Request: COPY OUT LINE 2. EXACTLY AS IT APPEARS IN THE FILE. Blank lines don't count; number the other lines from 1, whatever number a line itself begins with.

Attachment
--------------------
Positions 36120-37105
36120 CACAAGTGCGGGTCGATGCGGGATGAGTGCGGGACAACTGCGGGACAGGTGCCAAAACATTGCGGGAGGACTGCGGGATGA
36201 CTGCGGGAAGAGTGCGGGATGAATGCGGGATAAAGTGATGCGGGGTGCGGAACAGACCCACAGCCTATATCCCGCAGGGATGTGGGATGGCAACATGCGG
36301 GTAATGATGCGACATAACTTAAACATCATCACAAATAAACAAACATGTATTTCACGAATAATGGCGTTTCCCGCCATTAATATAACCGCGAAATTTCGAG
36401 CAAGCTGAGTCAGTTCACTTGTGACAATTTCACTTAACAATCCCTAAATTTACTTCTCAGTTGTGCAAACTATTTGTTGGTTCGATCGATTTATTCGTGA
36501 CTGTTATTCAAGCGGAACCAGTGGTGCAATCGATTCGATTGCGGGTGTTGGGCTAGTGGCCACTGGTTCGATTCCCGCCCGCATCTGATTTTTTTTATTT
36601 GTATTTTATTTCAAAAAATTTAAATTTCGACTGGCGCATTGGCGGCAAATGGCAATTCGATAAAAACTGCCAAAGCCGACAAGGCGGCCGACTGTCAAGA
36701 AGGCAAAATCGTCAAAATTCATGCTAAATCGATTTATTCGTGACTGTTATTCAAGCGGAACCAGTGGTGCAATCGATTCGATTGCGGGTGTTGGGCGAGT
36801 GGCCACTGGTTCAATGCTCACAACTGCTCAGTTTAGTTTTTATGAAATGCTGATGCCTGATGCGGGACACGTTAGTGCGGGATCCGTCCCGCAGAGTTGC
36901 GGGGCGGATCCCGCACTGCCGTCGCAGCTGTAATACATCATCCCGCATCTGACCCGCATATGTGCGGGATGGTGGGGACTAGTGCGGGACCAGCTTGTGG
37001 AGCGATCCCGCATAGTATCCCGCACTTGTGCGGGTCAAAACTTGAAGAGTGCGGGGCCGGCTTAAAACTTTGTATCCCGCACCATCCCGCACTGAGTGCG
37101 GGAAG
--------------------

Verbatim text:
36120 CACAAGTGCGGGTCGATGCGGGATGAGTGCGGGACAACTGCGGGACAGGTGCCAAAACATTGCGGGAGGACTGCGGGATGA